Starring Tom Hanks, Matthew Rhys, Chris Cooper, Susan Kelechi Watson, Christine Lahti
Austin Family Critical Rating: 3 ½ of 5 stars
Austin Family Family-Friendly Rating: 4½ of 5 stars
Fred Rogers, the beloved host of Mister Rogers’ Neighborhood on PBS (which ran for 31 seasons in total), is an iconic figure in American popular culture – the rare person who represents decency and courage on television, and a man who understood the complex emotions of children and how to address difficult topics in a meaningful way. Rogers was the subject of last year’s wonderful documentary Won’t You Be My Neighbor?, and it was only a matter of time until Hollywood made a narrative film about him.
Fortunately, there is no actor better suited for the role of Fred Rogers than Tom Hanks, who similarly embodies kindness and genuine compassion in the eyes of moviegoers. In Marielle Heller’s A Beautiful Day in the Neighborhood, Hanks is utterly believable as the man we’ve all seen on television through the years, but more importantly, he offers us a nuanced look at what drove the real-life Rogers. He’s not playing a one-note symbol of goodness – he’s playing a man who wrestles every day with how to do the right thing.
However, Heller makes the wise decision to not make A Beautiful Day in the Neighborhood a traditional Fred Rogers biography – after all, we’ve seen that already in the documentary. In this film, Rogers isn’t even our protagonist – that would be Lloyd Vogel (Matthew Rhys), a cynical journalist for Esquire Magazine known for his exposés and takedowns of major subjects. He’s selected to profile Rogers for an Esquire issue on heroes, and Vogel approaches his subject with a desire to dig underneath what he assumes is only a veneer of goodness on Rogers’s part. This skepticism comes partly from a painful childhood, in which his alcoholic father (the always excellent Chris Cooper) abandoned Vogel at a young age. To Vogel, Rogers is a phony – but the two men’s conversations over the course of the film lead Vogel to reexamine his worldview, and particularly his attitude toward his father.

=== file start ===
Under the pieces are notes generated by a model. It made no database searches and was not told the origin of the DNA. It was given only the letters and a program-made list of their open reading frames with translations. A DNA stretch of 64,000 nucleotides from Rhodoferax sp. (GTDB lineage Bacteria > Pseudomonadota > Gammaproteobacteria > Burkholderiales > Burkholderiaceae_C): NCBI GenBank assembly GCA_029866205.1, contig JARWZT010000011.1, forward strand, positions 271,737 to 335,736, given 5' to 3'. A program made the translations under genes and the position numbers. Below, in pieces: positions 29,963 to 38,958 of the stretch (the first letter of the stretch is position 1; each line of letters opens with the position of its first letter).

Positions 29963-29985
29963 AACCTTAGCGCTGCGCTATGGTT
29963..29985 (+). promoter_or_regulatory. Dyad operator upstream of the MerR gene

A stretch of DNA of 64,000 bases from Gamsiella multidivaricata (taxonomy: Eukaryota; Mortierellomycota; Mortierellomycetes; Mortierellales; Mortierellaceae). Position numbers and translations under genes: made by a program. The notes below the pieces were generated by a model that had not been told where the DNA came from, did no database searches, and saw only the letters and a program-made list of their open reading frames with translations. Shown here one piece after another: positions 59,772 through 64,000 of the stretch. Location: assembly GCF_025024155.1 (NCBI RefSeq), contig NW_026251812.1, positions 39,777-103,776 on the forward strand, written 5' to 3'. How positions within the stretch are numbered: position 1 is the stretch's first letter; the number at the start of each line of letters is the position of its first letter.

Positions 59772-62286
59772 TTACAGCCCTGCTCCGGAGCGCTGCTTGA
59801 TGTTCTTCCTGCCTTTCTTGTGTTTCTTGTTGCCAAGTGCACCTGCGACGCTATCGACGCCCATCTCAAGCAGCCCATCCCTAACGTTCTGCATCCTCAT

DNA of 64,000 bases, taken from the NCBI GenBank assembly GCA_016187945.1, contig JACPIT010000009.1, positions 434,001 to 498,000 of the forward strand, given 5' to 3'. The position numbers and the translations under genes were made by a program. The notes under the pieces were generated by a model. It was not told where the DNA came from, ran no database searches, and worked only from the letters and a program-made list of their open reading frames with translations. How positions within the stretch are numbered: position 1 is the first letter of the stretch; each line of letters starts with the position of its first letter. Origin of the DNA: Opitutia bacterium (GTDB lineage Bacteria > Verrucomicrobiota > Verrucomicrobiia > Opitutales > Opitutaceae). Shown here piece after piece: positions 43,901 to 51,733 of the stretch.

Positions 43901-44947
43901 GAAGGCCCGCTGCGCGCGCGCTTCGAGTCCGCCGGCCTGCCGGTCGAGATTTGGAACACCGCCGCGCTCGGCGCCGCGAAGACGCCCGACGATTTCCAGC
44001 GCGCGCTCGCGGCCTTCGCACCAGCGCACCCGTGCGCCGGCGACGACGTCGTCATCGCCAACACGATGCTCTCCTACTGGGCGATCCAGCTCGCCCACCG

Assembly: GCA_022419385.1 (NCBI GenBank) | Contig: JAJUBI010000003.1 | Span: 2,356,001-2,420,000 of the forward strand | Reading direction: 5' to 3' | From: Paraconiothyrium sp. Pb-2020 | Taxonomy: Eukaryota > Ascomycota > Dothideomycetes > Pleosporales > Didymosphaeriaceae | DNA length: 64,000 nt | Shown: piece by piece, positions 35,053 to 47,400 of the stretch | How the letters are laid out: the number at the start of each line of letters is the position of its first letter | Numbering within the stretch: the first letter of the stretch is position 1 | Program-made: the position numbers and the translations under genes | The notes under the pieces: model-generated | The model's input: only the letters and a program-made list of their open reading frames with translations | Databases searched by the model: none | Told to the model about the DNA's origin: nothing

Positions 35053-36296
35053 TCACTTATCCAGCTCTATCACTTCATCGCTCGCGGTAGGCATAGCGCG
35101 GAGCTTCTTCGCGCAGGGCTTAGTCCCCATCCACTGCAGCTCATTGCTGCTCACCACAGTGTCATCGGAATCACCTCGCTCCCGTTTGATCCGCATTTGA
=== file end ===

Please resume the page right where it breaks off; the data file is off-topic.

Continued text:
I have to applaud Heller (and screenwriters Micah Fitzerman-Blue and Noah Harpster) for the chances they take with this movie’s narrative structure. They present Vogel’s story as if he’s the subject of an episode of Mister Rogers’ Neighborhood, as Rogers and his show’s characters (Lady Aberlin, Mr. McFeely, and Rogers’ sock puppet alter-ego, Daniel Tiger) lead Vogel on a road to forgiveness. Formally, it’s a fascinating and inventive storytelling device, and I was impressed by how deftly the film avoids becoming an overly sentimental picture. The filmmakers instead aim for the spirit of what Rogers’s show was trying to achieve in the first place – nurturing and attending to the needs of vulnerable children (and, in the case of Vogel, adults).
Here is the one issue, however – Vogel is not a particularly compelling character. I like Matthew Rhys as an actor, but his character here is a blank slate. He rarely makes choices, and though the film’s point may be that he’s stuck in a rut, his resistance to Rogers is only interesting for so long. Once we’re midway through the film, it starts to feel like we’re hitting the same beat over and over again.
It’s particularly frustrating when the excellent performances by Hanks and Cooper are pushed to the sidelines for Vogel’s stunted reawakening. I’m not certain whether the unique structure would have worked better with a different actor, or if it’s an issue with the way Vogel is written – but either way, it’s what keeps the film from achieving excellence.
There is still much to recommend about A Beautiful Day in the Neighborhood – it is confidently and creatively directed by Heller (who made last year’s excellent Can You Ever Forgive Me?), and Hanks seems certain to receive an Academy Award nomination for his portrayal (he has not been nominated for an Oscar in nineteen years, despite his masterful work in Captain Phillips, Bridge of Spies, The Post, Sully, Road to Perdition and Catch Me if You Can). And there is no question the film’s ending scene is deeply moving.
Like Mister Rogers’ Neighborhood itself, A Beautiful Day in the Neighborhood deals with mature themes – death, abandonment, emotional trauma – in an accessible way for children who may not know how to talk about these issues. It is rated PG, and I would recommend the film for ages seven and up.
Reviewed by Jack Kyser, a graduate of Austin High School and New York University’s Tisch School of the Arts.